Classic, irreverent, incisive, evocative – here are the most remarkable transformations of 2014
Taylor Swift – 2014 was a banner year for the “1989” creator – Swift officially shook off both country music and her reputation as a lovelorn early-twentysomething, and embraced pop super-stardom, simultaneously cultivating a self-possessed, mature image: terrific interactions with fans, and cheerful peeks into her weekends with girlfriends, gourmet meals, jetsetting adventures, and her new cat, via Instagram. Womanhood is a wonderful look for Swift.
Lady Gaga – For the second year in a row Lady Gaga has bowled the public over. Once a self-styled Monster Mother and multidimensional performance artist, who rode white stallions and wore meat dresses to awards shows, Gaga has toned her image down considerably. Now she is donning slinky black dresses and appearing with legendary Tony Bennett to promote their collaborative album full of old jazz standards, “Cheek to Cheek.” Like her natural predecessor Madonna, Lady Gaga never stays in an incarnation long enough to truly become a brand. Instead, her changeability has become her signature style.
Elizabeth Warren – When she defeated incumbent Scott Brown in 2012, Warren became the first female senator from Massachusetts. However, her real work has been in the past year, successfully igniting the public’s outrage over fiscal irresponsibility of private enterprise and lack of government oversight, in a series of dramatic congressional hearings and taped speeches that went viral in days, to the tune of over 1 million views in 24 hours. Though champions of the left hoped she might make a run in 2016, Warren is more interested in the work she’s doing for the people of Massachusetts.
Amy Poehler – Never one to sit on her laurels, hosting the Golden Globes and winning an Emmy for her portrayal of the relentlessly cheerful Leslie Knope on Parks and Rec in this year’s first two months was not nearly satisfactory to Poehler. Not only was her web series “Smart Girls at the Party” acquired by Legendary Entertainment, where it will continue to generate female-centric entertainment in new formats and across a variety of viewing platforms. “Broad City”, Poehler’s passion project, enjoyed critical and popular success in its first season – and she managed to find the time to publish her first memoir and record it as an audiobook. From funny lady to Captain of the Entertainment Industry, Poehler is blazing trails wherever she goes.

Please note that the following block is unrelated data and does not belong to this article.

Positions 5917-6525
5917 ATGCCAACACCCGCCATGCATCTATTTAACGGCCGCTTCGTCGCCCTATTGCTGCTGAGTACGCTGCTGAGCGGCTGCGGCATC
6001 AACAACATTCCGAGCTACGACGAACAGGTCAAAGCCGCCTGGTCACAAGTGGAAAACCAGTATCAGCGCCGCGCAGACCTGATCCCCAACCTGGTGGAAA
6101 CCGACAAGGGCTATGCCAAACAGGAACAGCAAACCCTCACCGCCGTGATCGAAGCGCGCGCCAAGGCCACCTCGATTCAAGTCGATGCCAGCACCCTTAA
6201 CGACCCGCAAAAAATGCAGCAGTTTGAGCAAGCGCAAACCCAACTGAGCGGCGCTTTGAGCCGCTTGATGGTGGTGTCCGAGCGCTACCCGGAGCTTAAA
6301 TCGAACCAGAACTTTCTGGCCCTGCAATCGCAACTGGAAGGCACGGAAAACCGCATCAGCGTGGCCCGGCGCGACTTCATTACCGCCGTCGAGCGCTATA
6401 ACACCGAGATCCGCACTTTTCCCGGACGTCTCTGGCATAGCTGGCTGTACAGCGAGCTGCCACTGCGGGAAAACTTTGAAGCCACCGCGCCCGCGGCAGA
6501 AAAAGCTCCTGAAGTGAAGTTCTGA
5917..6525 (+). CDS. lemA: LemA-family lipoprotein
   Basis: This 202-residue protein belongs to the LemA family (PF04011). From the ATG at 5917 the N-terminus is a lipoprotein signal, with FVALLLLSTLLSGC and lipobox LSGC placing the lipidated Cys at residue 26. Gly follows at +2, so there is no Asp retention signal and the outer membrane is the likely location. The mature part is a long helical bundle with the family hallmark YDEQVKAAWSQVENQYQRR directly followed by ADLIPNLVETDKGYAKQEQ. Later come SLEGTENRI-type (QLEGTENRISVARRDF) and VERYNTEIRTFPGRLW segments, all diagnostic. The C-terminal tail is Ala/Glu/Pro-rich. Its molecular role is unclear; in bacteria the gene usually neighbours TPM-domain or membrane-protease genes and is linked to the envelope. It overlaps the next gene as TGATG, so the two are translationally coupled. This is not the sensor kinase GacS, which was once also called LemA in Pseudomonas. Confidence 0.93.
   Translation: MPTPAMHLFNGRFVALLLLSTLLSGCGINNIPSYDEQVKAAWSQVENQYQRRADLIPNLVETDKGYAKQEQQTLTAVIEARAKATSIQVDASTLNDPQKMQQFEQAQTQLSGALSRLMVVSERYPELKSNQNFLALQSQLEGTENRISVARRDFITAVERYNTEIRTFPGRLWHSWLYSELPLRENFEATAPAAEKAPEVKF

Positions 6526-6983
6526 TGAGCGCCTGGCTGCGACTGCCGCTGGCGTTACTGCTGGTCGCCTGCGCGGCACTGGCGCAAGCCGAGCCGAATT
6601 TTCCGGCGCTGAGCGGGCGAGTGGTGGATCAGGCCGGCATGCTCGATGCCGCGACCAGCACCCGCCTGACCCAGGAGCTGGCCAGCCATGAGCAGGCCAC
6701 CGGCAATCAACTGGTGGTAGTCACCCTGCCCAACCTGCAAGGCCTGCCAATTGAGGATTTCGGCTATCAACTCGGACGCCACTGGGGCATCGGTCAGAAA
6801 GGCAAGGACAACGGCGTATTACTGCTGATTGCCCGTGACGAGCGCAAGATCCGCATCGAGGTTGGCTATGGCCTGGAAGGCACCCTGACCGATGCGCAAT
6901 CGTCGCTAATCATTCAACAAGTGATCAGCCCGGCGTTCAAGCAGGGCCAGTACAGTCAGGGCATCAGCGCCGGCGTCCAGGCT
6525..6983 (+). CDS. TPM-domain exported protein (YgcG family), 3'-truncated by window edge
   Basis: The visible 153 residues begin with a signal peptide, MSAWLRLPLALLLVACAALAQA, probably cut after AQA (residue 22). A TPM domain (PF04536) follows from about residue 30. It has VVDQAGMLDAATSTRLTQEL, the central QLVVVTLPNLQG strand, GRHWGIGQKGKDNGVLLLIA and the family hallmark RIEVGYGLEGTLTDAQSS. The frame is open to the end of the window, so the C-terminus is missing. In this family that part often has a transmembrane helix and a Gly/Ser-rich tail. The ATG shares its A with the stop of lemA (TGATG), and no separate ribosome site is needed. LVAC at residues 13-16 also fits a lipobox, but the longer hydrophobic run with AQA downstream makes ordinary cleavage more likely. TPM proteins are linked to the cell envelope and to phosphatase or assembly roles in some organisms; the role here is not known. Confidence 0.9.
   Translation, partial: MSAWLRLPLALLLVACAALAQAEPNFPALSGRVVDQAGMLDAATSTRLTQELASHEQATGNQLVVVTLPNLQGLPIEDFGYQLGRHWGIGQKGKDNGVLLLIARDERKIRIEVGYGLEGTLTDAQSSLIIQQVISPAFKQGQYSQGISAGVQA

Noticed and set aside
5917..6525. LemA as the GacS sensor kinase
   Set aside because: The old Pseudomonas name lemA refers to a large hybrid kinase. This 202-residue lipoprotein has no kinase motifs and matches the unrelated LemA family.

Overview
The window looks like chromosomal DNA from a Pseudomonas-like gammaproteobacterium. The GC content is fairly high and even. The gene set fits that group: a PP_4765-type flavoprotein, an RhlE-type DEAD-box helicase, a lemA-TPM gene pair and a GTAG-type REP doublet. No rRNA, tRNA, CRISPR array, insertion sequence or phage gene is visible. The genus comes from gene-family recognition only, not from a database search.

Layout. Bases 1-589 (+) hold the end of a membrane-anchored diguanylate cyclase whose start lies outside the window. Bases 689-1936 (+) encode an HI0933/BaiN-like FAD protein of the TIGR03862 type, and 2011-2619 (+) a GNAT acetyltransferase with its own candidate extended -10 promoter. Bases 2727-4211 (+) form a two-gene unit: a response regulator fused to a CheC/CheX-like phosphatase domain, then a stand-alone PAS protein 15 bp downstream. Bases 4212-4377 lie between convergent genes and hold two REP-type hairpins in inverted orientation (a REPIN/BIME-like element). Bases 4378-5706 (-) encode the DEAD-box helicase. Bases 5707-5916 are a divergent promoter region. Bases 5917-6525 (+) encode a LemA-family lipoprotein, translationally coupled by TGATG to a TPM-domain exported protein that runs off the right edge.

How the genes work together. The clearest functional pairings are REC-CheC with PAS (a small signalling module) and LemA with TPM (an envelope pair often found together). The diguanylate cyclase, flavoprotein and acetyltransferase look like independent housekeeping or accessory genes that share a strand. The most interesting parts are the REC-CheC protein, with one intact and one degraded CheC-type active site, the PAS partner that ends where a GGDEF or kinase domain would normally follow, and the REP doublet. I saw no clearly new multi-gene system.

This American Life – Possibly the rebrand of all rebrands, This American Life (TAL) editor Sarah Koenig pitched, produced and starred in TAL’s straight-to-podcast spinoff, Serial. The Dickensian true-crime drama, delivered at weekly intervals and exhaustively analyzed and spoofed by the media, was a runaway hit—the most downloaded podcast of all time. It’s officially detached from the TAL brand now, but has cast a sparkly new sheen over its parent show and made public radio relevant and interesting to listeners in new and exciting ways.
Stephen Colbert – At the end of 2014, Stephen Colbert left his Empire of Truthiness – complete with companion books, live events and Holiday Specials, to name a few – and the identity of combative and perfectly-groomed conservative ideologue, created for the Daily Show over a decade ago. In a few short months, he’ll have to reinvent himself into a charming, witty, diplomatic late night personality able to succeed David Letterman. Keep an eye on this transformation artist.
Matthew McConaghuey – arguably the most dramatic of the year’s reinventions, McConaghuey evolved from a hunky leading man, easily deployed in almost any romantic comedy, to a substantive character actor. The Dallas Buyer’s Club, True Detective and even his small juicy role in The Wolf of Wall Street, punctuated by an audacious and memorable Oscars acceptance speech, made a confection of an actor into a true enigma.
George Clooney – Clooney never goes out of style. In some ways, this makes a radical reinvention even more interesting. This year the playboy left off the short-term dalliances with younger women and married human rights lawyer Amal Alamuddin, a match that aligns beautifully with his values of humanitarianism and justice.
Mary Barra – the first female CEO of a Big-8 Automaker, Barra took the helm of GM in January, just in time to weather a large wave of recalls that rocked the industry and necessitated her appearance before Congress. Though she came from humble origins (her father worked the assembly line at one of GM’s plants), she was named one Time Magazine’s 100 Most Influential People in the World in April. Under her guidance, GM has updated its brand to classic and contemporary, a reflection, undoubtedly, of Barra’s unflagging poise and confidence – and an updated management style that might just salvage GM’s brand.